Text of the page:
After Paro, Thimpu is most sought after, as it is home to the Bhutanese Royal family and to several foreign missions and development projects. The Thangka painting school in the heart of Thimpu is worth a visit. The National Library located close to the painting school has some of the oldest records of Bhutanese history and religion. A little away from Thimpu is a visit to Cheri and Tango monasteries to the north of the town. They all make a part of Bhutan's living heritage. Often called the Land of the Dragon, Bhutan has gone through many dynasties. Numerous clans and families have ruled over bits of Bhutan.
Bhutan Thimphu Dzong Tashiccho/micamara.es
Trekking is the best way to discover Bhutan's fertile valleys and crystal clear lakes. But if you go expecting clearly marked trek trails, you'll be left disappointed. However the maps and guides provided by trek operators will be of great help. You shouldn't miss Bhutan's only golf course, a scenic nine-hole circuit. Pack light clothes for summer but throw in some warm wraps for the evening. Winters might get really cold. Anyhow, you'll find heaps of colourful shawls, coats, trinkets all around the 'Bhutia' markets.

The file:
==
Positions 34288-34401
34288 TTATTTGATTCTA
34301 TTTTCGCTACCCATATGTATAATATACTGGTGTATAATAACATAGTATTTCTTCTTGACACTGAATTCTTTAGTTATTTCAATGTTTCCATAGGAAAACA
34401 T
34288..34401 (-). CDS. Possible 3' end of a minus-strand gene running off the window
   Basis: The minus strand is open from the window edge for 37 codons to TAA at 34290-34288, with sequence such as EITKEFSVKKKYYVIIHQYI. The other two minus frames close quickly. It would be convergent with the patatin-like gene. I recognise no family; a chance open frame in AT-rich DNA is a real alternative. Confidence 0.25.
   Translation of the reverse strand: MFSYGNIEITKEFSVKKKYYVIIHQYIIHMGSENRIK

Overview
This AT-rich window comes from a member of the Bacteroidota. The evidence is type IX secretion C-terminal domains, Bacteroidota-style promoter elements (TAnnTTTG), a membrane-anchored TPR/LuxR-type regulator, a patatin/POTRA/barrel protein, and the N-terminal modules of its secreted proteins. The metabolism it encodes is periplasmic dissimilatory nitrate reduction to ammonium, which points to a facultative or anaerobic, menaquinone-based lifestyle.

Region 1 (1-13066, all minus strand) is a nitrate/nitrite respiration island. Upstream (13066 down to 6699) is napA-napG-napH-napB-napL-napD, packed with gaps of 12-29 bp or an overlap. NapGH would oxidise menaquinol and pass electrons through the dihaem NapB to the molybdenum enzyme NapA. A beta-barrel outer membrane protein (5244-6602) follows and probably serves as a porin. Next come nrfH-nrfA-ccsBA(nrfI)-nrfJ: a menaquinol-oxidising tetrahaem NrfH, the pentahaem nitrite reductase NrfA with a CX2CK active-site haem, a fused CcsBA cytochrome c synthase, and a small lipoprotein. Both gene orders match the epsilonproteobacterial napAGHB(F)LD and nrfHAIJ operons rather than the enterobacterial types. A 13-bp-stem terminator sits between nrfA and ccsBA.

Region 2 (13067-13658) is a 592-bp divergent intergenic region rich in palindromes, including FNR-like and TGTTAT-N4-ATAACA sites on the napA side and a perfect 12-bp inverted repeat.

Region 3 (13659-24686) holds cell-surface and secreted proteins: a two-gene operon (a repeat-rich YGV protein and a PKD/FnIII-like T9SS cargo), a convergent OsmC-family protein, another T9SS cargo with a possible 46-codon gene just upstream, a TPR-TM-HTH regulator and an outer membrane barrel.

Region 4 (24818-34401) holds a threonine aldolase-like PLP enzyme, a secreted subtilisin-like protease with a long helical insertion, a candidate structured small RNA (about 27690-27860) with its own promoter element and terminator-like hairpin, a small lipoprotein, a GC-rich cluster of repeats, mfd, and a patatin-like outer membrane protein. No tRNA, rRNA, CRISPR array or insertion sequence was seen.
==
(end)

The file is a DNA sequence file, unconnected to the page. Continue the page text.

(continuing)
You'll find a wide range of hand-woven goods and handicrafts. You can also order silver and gold ornaments to your taste at the Thimpu valley which is almost filled with goldsmiths and silversmiths. You can shop on all days, except Tuesday from 9 a.m. to 8 p.m. And as for food, you can expect to get Indian, Continental and Bhutanese cuisine. A wide variety of alcoholic beverages and bottled soft drinks are available in most restaurants, bars and pubs.
You can get there either by air or road. There's no railroad. The airport is at Paro and Delhi, Kolkata, Nepal, Bangkok and Bangladesh have flights to Bhutan. You can otherwise opt to drive or take the bus from India to Bhutan via the border town of Phuntsholing.